Taika Waititi's anti-hate satire Jojo Rabbit has split the Toronto Film Festival fair and square down the middle. It's been touted as Oscars bait by some and dismissed as "misguided" by others.
But one thing is for sure - Jojo Rabbit has been the talk of the town today.
This may well be a WWII story about Hitler and Nazi Germany, but it's unmistakably Taika Waititi. And not just because he cast himself as Adolf.
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The Thor: Ragnarok director stays true to his Taika-ness in this role, using the one thing he knows best to bring humanity to his storytelling.
"Comedy. Comedy is the trick - and sometimes it feels like a trick," he revealed to Newshub.
"Lure the audience in [and] bring down their guard."
It's a script he adapted himself from the book Caging Skies, and a film he directs as well as stars in.
The story is an emotional roller coaster, and according to Waititi, a "love letter" to all solo mums - but especially his own.
Waititi's Hitler is the imaginary friend of ten-year-old JoJo, blindly fanatical about the Fuhrer.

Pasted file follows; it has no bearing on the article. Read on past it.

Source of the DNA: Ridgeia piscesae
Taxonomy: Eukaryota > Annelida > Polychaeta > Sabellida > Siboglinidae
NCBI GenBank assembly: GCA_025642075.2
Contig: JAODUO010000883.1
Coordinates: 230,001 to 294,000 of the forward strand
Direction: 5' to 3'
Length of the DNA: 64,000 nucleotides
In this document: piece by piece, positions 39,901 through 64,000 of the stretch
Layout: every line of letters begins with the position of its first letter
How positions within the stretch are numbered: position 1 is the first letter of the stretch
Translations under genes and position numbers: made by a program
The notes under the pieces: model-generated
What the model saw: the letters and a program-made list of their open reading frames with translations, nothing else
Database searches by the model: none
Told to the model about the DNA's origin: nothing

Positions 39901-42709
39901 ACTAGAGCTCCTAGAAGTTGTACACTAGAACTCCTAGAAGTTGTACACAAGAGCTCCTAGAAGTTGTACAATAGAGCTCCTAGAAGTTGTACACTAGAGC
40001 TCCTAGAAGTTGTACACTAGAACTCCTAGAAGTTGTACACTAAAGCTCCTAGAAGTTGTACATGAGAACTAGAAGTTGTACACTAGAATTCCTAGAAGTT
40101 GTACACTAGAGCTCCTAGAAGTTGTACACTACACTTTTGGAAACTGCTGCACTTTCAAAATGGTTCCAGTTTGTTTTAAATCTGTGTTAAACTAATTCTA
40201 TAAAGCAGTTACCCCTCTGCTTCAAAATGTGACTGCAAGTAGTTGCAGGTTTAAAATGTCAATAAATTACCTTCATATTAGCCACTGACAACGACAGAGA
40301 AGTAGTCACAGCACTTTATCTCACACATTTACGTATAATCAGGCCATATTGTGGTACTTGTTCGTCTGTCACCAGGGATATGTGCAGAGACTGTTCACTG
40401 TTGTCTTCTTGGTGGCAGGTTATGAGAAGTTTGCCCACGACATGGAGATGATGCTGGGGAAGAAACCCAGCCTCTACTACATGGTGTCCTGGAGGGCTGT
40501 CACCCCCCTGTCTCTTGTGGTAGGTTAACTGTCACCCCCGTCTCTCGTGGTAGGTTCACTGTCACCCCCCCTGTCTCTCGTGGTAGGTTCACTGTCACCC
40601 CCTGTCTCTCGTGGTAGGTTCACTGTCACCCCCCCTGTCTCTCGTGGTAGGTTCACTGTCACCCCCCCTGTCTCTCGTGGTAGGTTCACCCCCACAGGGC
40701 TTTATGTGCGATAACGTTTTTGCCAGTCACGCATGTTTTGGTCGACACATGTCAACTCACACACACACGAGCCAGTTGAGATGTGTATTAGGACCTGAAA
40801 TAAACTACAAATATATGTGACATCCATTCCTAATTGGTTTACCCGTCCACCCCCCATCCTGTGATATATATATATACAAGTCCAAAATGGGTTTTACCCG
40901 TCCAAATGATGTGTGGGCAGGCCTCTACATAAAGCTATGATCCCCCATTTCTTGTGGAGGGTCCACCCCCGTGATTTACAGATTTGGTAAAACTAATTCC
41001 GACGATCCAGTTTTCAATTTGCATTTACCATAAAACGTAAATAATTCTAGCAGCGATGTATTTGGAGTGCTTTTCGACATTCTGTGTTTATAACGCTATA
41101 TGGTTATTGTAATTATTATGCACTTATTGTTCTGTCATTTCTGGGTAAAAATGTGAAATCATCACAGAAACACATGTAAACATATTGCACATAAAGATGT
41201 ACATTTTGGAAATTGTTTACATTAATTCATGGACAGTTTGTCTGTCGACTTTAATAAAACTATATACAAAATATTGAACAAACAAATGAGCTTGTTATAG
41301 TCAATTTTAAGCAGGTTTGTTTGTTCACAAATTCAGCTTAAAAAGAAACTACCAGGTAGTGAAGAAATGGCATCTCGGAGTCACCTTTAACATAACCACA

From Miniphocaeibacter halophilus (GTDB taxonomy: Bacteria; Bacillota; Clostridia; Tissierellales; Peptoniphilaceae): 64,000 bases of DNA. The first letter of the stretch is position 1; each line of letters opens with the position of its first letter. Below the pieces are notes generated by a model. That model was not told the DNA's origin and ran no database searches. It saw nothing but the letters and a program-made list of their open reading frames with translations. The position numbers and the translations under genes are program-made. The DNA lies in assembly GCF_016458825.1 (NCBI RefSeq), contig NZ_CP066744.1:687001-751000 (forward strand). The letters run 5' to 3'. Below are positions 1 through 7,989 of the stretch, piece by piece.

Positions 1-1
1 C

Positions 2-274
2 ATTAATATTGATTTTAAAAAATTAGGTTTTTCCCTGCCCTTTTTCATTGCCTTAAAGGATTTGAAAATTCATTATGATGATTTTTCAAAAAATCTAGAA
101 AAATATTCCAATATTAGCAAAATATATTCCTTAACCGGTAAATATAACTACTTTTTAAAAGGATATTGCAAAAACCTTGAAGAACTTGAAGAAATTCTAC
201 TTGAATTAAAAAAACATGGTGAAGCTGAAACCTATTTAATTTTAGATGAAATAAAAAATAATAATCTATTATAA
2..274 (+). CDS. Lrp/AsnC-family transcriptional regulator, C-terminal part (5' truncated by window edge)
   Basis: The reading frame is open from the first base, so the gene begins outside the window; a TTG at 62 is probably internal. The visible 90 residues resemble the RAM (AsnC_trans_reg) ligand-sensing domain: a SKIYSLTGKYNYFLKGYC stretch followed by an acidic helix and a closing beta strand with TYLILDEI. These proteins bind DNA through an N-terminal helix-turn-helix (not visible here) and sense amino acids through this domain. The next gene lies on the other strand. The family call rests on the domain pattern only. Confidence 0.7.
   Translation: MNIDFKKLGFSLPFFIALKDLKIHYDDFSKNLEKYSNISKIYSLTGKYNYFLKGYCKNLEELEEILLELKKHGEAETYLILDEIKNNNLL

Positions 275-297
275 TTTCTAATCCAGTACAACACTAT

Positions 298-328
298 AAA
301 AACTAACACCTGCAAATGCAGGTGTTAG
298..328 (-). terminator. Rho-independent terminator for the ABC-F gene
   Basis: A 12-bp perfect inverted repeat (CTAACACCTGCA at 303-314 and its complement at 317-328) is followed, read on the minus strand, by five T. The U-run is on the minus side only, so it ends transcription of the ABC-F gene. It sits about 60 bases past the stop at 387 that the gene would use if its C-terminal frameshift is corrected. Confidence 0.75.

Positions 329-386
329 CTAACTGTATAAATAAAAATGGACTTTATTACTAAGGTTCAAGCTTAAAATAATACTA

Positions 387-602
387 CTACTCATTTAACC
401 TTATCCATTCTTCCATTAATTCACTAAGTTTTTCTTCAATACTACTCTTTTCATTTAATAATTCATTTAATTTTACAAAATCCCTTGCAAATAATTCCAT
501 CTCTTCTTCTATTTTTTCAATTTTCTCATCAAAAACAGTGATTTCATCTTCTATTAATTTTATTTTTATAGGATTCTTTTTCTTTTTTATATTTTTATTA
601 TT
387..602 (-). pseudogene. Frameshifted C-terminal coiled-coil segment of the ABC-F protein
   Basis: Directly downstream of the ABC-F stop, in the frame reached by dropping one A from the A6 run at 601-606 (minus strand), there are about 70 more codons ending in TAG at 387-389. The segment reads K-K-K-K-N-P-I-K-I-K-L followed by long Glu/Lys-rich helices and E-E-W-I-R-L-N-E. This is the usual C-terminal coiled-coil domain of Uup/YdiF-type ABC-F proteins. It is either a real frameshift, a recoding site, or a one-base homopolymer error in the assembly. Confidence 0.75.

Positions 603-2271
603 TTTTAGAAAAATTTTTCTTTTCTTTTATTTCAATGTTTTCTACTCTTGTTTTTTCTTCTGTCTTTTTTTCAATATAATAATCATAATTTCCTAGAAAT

It took 1000 different audition tapes to find young Brit Roman Griffin Davis, but the search was worth it.
Waititi admits to Newshub he's "pretty good" at casting kids.
"He's alright I guess," the director joked.
The film received a long-standing ovation at the world premiere. In direct contrast, it has so far polarised the festival critics, with some calling Jojo their best of the fest and baying for Oscars and others far less enthused.
But British actor Stephen Merchant, who plays a member of the Geshtapo in the film, believes Jojo has enormous power to provoke conversation.
Waititi has had a busy 24 hours. He was just honoured with the Director's award at TIFF, a ceremony which also celebrated the careers or actors Meryl Streep and Joaquin Phoenix.
Now, he and his cast head for Hollywood and Europe to promote the film - and the conversation - ahead of it's opening in New Zealand next month.
Jojo Rabbit is due to release in New Zealand on October 24.